In fairness, to devil’s advocate, forceful resistance to unlawful arrest should not be blanket approved. Only if there is reason to believe excessive force is being used or about to be used, or the police officer’s behavior is blatantly reckless. Then every arrest won’t be a debate over whether it is lawful, and thus provoke a violent duel.

    That needn’t be the case. The way to solve it is to abolish or minimize the mens rea requirements for both unlawful arrest and resisting arrest. If you resist arrest and it was lawful, it should be a open and shut case where you get clubbed over the head by the judge. Same for the officer. Ignorance of the law is no excuse for us. It shouldn’t be for them. Mercy should never be applied as a general rule except in extraordinary cases of this nature and only then by a jury that chooses to nullify.

  59. #59 |  Jamie Niles | 

    I was once detained my an officer who unwittingly told me that the only reason he stopped me was to justify his hours. I was stopped, threatened with a ticket (because I *smirked* at him) and held for 30 minutes simply because he had to prove to his boss he was working.

    I wonder how many of these “stops to prove thyself” result in what happened above?

  60. #60 |  Submitting to an Unlawful Arrest | The Chetson Firm, PLLC – Aggressive, Professional Raleigh Criminal Lawyer | 

    [...] As Radley Balko writes: You only need to believe that two cops patrolling a bad neighborhood—who by all accounts had shown themselves willing to violate the rights of the citizens of that neighborhood—were capable of administering excessive force if one of those citizens happened to mouth off. That isn’t so difficult to imagine. If you're in need of a tough, experienced Raleigh, Cary or Apex criminal lawyer, call our offices day or night. The Chetson Firm represents individuals charged throughout the Research Triangle – Wake, Durham, Orange, and Chatham counties. Call anytime – (919) 352-9411 – weekdays, weekends, evenings or holidays. Tags: chapel hill criminal lawyer [...]

  61. #61 |  derfel cadarn | 

    Both of the officers their commanders and the entire appellate bench should go to prison for contempt of their superiors (citizens) and breach of oath of office. The American People can no longer put up with this kind of insubordination from their servants.

  62. #62 |  Boyd Durkin | 

    I am no longer drunk and still I have a hard time reading GT.

  63. #63 |  Boyd Durkin | 

    So even if the police illegally stop you, detain you, and beat you, you aren’t permitted to resist. Just roll over and take it. Submit.

    Step One: Become cop.
    Step Two: Find Tucker Carlson.

    Maybe there’s a silver lining.

  64. #64 |  V-Man | 

    @#59

    Nothing new here. Back in the late 80s, when I was a student working a summer job, I once lost an entire day’s wage to a traffic fine. The fine was because my wheels weren’t motionless for a full three seconds at a stop sign.

    The policeman apologized when giving me the ticket. There had been complaints by the neighborhood that people didn’t do their stop properly (“think of the children!” etc.), so he had received orders to give tickets to everyone passing by that stop sign. Didn’t think it was fair, but orders are orders…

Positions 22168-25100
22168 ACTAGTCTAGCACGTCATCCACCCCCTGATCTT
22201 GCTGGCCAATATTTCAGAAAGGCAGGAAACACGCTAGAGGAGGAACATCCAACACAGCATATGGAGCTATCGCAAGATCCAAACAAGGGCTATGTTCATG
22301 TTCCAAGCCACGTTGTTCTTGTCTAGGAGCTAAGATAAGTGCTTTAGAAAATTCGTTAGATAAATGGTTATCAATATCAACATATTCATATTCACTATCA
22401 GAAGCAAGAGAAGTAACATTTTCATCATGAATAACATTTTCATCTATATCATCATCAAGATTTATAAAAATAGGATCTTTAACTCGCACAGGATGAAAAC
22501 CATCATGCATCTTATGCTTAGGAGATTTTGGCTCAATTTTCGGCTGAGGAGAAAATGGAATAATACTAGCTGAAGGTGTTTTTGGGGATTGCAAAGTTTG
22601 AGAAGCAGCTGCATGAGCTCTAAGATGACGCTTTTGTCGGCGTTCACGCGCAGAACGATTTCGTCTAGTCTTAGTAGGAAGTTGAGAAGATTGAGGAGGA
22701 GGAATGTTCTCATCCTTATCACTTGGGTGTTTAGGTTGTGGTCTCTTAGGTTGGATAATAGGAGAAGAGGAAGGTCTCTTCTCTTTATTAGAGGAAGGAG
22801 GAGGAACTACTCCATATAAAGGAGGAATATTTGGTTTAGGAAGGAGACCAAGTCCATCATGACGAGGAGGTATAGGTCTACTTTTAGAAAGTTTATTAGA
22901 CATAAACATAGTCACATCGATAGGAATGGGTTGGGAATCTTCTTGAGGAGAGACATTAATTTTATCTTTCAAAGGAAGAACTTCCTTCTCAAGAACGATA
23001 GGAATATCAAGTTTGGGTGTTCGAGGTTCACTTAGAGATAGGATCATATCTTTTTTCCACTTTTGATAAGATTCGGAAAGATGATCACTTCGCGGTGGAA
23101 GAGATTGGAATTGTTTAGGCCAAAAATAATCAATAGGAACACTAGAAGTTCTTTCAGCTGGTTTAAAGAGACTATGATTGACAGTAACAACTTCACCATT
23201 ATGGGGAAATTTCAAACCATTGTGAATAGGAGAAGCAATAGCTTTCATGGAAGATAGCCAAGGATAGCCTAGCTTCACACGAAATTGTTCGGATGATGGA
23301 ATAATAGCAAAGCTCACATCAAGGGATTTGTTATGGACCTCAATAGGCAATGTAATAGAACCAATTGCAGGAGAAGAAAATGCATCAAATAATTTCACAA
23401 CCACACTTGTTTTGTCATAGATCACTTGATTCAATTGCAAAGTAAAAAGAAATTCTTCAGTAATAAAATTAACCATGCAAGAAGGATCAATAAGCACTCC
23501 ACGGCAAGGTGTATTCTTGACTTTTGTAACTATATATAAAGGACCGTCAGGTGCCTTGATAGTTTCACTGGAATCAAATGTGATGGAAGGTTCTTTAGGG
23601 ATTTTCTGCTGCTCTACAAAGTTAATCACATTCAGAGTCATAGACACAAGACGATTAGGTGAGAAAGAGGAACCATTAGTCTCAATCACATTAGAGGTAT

65. #65 |  rhofulster | 

    The link to the ruling doesn’t work.

  66. #66 |  Mike T | 

    Both of the officers their commanders and the entire appellate bench should go to prison for contempt of their superiors (citizens) and breach of oath of office. The American People can no longer put up with this kind of insubordination from their servants.

    The American people proved a long time ago to lack the civic virtue to demand the government call them “master.” The average voter is no more qualified these days to wield that power than the average bureaucrat is to regulate them.

  67. #67 |  News, links and random thoughts | Code Monkey Ramblings | 

    [...] This is a good example of why the United States does not have anything that can be reasonably called the “rule of law.” Notice that the police officers were doing something which the courts acknowledged was an actual, actionable, even criminal violation of civil rights but the defendants still possessed no right of self-defense against the illegal actions of the police officers under the law. They could sue or plead with a district attorney, but actual self-defense–that is to say, the right to use force–was not a legal option. [...]

  68. #68 |  barney | 

    aren’t the judges familar with the concept: innocent until proven guilty beyond a reasonable doubt?

    seems there was a reasonable doubt as to whether he assaulted P.O.

    maybe the judges (all of them) should repeat 1st year law school?

  69. #69 |  Goober | 

    Hey guys. i know it sucks, but the smart thing to do here is to comply with what they are doing and call your lawyer afterwards. When you are armed with a cigarette and a lawnmower and they have guns, tazers, and pepper spray, you lose the physical battle.